See, this was written and directed by the same woman who wrote Bring It On, so there’s a similar feel to it all, but it’s not an exact replica. For one, it doesn’t have the same sort of competitive vibe going. By the end of the movie it’s not so much one team against another as it’s the athletes against the judges. After a rather weak revelation about why Haley walked out of the big competition years back (seriously, the movie spends like, five minutes on something that’s a major plot point otherwise) she makes friends with her teammates and really seems to want them to do well. But a loose bra strap costs one of them major points despite a flawless performance and thus the rebellion. Haley somehow gets every gymnast at the meet to default, sometimes showing their own bra straps in protest, except for one chosen athlete the whole group thinks should win. And so it goes for the climax. And it’s all very feel-good and thoroughly unbelievable because while yes, the judging and point values and so on and so forth are indeed the subject of much debate and irritation amongst athletes, getting every single gymnast at a major meet, the outcome of which has a possibility of determining spots on a world championship team, which will determine spots on the Olympic team, to agree to default? Yeah, never going to happen. In Bring It On the right team wins after a full on competition. Here, it’s not about winning, but come on. This is a sport in which the aforementioned Kerri Strug did a vault on a sprained ankle to make sure her team took gold. She went to her knees as soon as she was sure she’d locked the landing. She couldn’t stand on the podium and had to be carried by Bela Karolyi. Maybe one or two gymnasts at this level would throw a meet this big to make a point, but not everyone. It made me roll my eyes a little.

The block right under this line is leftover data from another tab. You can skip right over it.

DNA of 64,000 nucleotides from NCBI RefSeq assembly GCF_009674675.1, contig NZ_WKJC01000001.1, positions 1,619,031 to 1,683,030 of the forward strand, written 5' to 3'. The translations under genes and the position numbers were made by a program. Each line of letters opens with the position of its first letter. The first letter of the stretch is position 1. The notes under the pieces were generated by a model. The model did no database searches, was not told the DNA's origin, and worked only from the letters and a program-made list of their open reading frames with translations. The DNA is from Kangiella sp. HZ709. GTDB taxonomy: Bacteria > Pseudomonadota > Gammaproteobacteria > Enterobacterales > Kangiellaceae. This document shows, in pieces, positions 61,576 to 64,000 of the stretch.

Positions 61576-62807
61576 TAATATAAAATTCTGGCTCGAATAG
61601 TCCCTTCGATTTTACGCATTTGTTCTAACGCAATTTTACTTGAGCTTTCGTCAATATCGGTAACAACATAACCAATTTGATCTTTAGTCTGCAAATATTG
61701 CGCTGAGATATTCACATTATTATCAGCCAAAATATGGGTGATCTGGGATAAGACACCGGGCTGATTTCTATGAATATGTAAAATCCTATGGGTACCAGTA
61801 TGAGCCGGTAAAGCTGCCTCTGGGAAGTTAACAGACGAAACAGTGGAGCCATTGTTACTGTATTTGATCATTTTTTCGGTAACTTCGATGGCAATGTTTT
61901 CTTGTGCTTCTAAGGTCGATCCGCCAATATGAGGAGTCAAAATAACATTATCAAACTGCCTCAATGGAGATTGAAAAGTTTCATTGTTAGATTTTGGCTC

All that being said, it was still a lot of fun. I mean, it doesn’t have to be believable. It wasn’t believable from the outset with the whole thing where Haley’s father (look close and you might recognize him as Laszlo Hollyfeld from Real Genius) “finances” her “punishment” at the gym and the court is totally cool with that. And there is something fun about seeing these gymnasts band together to be all “bra straps? oh come on!” And there’s some fun gymnastics to watch too. The cast is peppered with real high level gymnasts, both as body doubles for the main cast and as the rest of the competing athletes at the meet and at Haley’s gym. And they’re good. They’re fantastic to watch. There’s a great bit during an in-house competition at Haley’s gym where each event is shown with all the girls overlapping as they perform, each one wearing a different colored leotard. It’s a neat effect and the floor routine in particular, done with a kaleidescope sort of view is pretty cool. I could have done without the narrative voice-over, even if it does have some cute lines, but Missy Peregrym did a good job as Haley overall. Jeff Bridges was a lot of fun to watch and like I said, the gymnastics were good. I’m glad Andy bought this, even if I’d never seen it, and even with it’s ridiculousness and plot holes (Haley walks out of another meet and yet still goes to nationals or whatever it was that meet was to qualify for?) I still liked it.

January 12, 2011 Posted by | daily reviews | , , | Leave a comment

Stick It

January 12, 2011

Stick It